All in all, the Ishikawa trip was a great experience as I felt like it brought the students together as there were many times to communicate and collaborate. The students were also able to grow new relationships with new students and teachers. The activities were amazing as all of them had linked to our school theme and all of them were fun. During this trip I feel like people were more included in activities and thought that it was a great trip for students and the teachers.

~Jeremy W.

March 9

Time

Time

By Ariane S

 

Time is like words,

once you say it,

it can never come back,

like a balloon floating in the air.

 

I feel like everyday is dwindling day per day,

If in the past,

you made an egregious mistake,

just forget about it and move on to the future.

 

Move on to the future,

never come back,

because the balloon will never come back.

Photo by Natalie Bowers

Photo by Natalie Bowers

 

March 8

The Crossover Book Review

The Crossover by Kwame Alexander

By Sean. T Tokyo Japan

 

Josh Bell, the basketball King. And his brother Jordan, the basketball prince. Together they are like Lionel Messi and Neymar Jr as basketball players. And these are some of the characters from The Crossover by Kwame Alexander.

 

Chuck Bell, also known as “Da Man”, is the father of Josh and Jordan Bell. He is the Michael Jordan of The Crossover. Once a basketball legend, these days he cheers at his son’s basketball games. Chuck Bell has hypertension, but he doesn’t want to see a doctor because his father died in a hospital and has a fear of doctors.

 

The thing about The Crossover is that there’s a ton of free verse writing which I love and you would probably love too. It gives an interesting appeal to the text so it is fascinating to read. What’s interesting about the free verse writing is that it is used extremely well. It’s like you can see what Josh and Jordan Bell see when they play basketball.

 

Some of the chapters have captivating vocabulary as a title and the meaning is written below like it is a dictionary. For example, the word pulchritudinous, which means to have great appeal, and the word profusely, which means to spend or giving freely and in large amount.

 

I would recommend this book for people who really like sports especially basketball and for ages 9 and up. This book has had a lot positive reviews from multiple book review sites. I highly recommend it.

 

March 3

Five Kingdoms

Book Review: Five Kingdoms by Brandon Mull

Cole is an ordinary boy. Nothing extraordinarily special has come from him. That’s until one Halloween.

Cole gets sucked into a magical world called the Outskirts by slavers in a supposed “Haunted House”. In a kingdom called Sambria, he is mistreated and beaten upon until he is separated from his friends from earth and sold to the Sky Raiders, who use him to venture into and raid floating castles coming from a big cloud. Cole becomes an extraordinary adventurer. Later in his week of fighting for the Sky Raiders, he discovers someone who forces him to leave with two others for the sake of their lives.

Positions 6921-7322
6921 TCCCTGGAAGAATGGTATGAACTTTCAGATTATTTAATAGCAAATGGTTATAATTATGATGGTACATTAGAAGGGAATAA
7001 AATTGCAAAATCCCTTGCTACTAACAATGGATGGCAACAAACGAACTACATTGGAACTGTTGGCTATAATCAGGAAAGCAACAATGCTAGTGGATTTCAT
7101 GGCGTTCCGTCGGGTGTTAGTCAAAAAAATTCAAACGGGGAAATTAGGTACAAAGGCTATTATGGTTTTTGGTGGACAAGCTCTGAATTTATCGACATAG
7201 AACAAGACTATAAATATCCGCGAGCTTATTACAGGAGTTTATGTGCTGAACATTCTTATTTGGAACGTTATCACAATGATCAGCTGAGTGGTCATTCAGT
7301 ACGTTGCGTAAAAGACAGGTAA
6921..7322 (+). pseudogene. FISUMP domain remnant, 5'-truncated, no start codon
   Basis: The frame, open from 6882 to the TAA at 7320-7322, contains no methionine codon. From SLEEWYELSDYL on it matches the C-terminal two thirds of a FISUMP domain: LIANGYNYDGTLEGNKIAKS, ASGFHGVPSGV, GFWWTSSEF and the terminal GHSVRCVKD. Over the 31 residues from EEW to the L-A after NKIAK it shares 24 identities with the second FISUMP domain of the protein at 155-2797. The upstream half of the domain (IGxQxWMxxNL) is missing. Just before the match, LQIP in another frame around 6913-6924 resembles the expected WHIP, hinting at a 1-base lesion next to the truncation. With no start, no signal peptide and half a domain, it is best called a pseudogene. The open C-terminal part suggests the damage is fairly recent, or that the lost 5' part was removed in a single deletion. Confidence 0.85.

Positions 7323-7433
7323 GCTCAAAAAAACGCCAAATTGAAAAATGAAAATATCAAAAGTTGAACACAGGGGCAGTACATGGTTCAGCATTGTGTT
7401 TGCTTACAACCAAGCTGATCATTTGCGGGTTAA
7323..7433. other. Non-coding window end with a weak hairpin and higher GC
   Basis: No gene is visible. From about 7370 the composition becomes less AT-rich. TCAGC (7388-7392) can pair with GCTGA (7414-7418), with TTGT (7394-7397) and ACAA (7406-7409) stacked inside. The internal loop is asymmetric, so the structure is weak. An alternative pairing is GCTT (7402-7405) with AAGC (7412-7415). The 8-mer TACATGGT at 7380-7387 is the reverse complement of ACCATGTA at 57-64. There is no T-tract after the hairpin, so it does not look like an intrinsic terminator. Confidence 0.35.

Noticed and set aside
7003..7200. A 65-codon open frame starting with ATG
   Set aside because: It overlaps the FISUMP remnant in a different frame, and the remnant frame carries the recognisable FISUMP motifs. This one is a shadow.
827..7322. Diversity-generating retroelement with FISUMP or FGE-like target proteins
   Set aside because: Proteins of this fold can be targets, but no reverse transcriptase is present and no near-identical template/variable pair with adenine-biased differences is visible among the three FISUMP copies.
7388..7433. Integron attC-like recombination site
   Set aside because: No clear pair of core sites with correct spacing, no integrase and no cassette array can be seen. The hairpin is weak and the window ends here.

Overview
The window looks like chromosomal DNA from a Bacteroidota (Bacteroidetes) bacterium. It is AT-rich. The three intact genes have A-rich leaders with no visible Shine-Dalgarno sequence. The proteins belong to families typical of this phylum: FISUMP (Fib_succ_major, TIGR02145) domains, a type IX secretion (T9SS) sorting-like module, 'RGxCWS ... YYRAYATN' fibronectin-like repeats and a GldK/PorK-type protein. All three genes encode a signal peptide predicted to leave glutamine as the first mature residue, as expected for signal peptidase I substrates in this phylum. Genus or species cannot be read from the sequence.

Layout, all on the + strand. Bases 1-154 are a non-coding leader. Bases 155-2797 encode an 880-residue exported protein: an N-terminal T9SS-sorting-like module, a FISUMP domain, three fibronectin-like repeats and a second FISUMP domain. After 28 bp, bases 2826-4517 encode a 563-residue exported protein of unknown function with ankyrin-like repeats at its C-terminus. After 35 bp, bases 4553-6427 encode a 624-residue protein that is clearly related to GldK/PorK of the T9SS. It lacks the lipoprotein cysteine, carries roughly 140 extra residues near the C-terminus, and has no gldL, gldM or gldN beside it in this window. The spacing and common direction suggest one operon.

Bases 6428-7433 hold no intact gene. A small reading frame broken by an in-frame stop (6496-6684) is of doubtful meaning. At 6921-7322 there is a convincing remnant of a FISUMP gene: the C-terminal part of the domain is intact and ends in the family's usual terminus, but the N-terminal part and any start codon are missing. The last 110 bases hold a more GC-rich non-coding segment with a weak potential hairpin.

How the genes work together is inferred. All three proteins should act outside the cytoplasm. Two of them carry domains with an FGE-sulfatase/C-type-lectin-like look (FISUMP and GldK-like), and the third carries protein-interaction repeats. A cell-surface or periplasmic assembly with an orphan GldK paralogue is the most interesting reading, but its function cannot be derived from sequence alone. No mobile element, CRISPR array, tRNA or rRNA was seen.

Full of adventure and suspense, this book has kept me reading for a long, long time. Compared to other modern fantasy books, I think that this one is in the top ten. Being a good page turner, and good for any age and any gender, I suggest it to everyone who loves fantasy, or to those interested in the sound, sight, smell, and taste of adventure, and even reading in general. I felt the clear emotions of the characters and almost heard the action happening as well as the words being said. I even skipped words sometimes because I was so sucked in and reading so fast to finish it. The fourth one is coming out rather soon, and overall, 5 big, golden, shining stars!

by Tyson H.

December 3

I Hate Divergent And So Should YOU!

By Devin T

It was Thursday in December, I had been bored out of my mind for a week waiting for the next book in the Warriors series to come out. The Warriors series has been the only thing  been reading since 5th grade. My mother thought it was time for a change, so she went out and bought the most popular book of the year, Divergent. She gave it to me and said “Read something new”.

So the next day at school, when it was reader’s workshop, I pull out the book, only to find out the book I have was the second one. But even tho it was the second one, I read it anyway. I was the only other boy in my class besides my friend Evan to be reading the series. And because of this the sexist girls in my class mocked us for it. Maybe it was the mocking, maybe it was that it made no sense because I hadn’t read the first book. Regardless, I hated the series. But my friend Evan loved the series and was already on the 3rd book. So at lunch, four friends and I were having an intense discussion  our horrible teacher Mrs. *&$#@$, Evan was sitting there reading Divergent, It was insanity, Evan hated Mrs. *&$#@$ even more than us. So I leaned over to him and said “I hate Divergent and so should you.”.